More than 250 practitioners of Falun Gong and their supporters jammed into a Montreal courtroom yesterday to hear the start of closing arguments in what one lawyer described as “a historic case.”
“This is a pivotal court case that could set a standard,” lawyer Michael Bergman said after a full day of summations before Quebec Superior Court Justice Jeannine Rousseau.
Bergman is representing 256 plaintiffs suing a local Chinese-language newspaper for $100,000 each, claiming in the civil case that they were defamed by hate literature against the traditional spiritual discipline.
He told Rousseau that opinion pieces and advertisements published in Les Presses Chinoises between November 2001 and February 2002 were aimed at denouncing Falun Gong in “graphic and horrific terms.”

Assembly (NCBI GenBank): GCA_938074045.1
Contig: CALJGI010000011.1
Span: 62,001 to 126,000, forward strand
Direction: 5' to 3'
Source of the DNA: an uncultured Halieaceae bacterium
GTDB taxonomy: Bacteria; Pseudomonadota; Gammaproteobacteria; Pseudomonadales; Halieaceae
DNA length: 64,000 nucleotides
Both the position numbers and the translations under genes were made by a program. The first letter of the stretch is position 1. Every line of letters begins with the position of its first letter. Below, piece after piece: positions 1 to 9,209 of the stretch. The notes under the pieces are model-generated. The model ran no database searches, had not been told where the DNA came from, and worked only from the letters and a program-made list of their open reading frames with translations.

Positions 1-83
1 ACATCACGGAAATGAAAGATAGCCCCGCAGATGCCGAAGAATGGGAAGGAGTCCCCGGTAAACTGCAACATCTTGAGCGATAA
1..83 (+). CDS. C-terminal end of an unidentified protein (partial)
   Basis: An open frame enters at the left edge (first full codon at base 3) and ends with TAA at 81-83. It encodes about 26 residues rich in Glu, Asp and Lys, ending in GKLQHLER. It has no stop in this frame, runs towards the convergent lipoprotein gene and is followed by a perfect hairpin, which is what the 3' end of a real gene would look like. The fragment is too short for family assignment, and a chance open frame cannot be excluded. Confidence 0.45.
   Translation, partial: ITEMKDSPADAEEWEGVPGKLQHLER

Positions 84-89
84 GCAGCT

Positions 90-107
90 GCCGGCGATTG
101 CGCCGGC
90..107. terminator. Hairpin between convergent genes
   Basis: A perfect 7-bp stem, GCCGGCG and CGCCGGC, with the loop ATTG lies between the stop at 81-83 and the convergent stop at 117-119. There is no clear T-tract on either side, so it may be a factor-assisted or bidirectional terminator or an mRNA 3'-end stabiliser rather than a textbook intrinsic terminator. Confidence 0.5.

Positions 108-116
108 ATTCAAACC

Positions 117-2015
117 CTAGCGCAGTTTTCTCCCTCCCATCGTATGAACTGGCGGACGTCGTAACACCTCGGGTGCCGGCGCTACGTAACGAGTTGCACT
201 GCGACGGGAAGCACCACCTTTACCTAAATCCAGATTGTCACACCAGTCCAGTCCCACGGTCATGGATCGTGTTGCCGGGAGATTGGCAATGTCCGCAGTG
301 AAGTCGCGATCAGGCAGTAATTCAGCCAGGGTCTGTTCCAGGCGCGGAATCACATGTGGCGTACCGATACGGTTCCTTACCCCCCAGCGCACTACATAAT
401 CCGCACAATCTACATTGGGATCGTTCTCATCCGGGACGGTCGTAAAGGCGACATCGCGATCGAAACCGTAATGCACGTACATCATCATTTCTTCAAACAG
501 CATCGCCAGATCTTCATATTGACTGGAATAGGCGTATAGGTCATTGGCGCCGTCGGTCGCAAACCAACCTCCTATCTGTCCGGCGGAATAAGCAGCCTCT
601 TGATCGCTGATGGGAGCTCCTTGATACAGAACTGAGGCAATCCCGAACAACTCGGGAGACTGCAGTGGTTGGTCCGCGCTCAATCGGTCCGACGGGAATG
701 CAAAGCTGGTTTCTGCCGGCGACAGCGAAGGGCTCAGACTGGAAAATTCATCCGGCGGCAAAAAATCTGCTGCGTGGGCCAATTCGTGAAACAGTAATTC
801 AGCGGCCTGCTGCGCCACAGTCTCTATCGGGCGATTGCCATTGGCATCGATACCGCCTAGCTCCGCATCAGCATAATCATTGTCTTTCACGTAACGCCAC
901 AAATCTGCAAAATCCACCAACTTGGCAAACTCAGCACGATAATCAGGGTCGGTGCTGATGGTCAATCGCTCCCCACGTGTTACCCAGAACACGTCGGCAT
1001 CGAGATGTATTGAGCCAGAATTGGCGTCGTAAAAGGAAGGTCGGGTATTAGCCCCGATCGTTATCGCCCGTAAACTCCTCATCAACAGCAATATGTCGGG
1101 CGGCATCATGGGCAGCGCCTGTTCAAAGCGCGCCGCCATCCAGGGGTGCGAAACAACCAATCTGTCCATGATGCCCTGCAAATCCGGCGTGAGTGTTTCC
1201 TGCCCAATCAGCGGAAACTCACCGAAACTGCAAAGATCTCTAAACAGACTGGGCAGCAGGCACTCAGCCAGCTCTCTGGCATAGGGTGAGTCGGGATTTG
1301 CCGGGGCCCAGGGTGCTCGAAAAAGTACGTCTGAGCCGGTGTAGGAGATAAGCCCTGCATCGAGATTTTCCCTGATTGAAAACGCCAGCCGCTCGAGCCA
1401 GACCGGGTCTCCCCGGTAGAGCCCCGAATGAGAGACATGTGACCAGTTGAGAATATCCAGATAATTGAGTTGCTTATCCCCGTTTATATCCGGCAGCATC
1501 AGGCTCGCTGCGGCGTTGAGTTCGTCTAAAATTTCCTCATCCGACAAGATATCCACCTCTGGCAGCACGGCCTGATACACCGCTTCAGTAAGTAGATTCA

While the articles depicted the practice as “an evil, demonic cult insidious to the Chinese nation,” Bergman countered by presenting “the alternate reality and core values of Falun Gong: truthfulness, compassion and forbearance.”
Twelve of the plaintiffs testified in November they were detained in Chinese labour camps and tortured for participating in the movement, outlawed by the Chinese government in 1999.
The vast majority of the plaintiffs are Chinese with Canadian citizenship or close Canadian ties. Western-born practitioners are also taking part in the suit.
Falun Gong followers handed out leaflets outside the Place d’Armes métro station near the courthouse yesterday morning encouraging people to hear the final summations in the civil suit launched two years ago.
Bergman’s arguments are expected to end today. They are to be followed tomorrow by those of Julius Grey, lawyer for Les Presses Chinoises.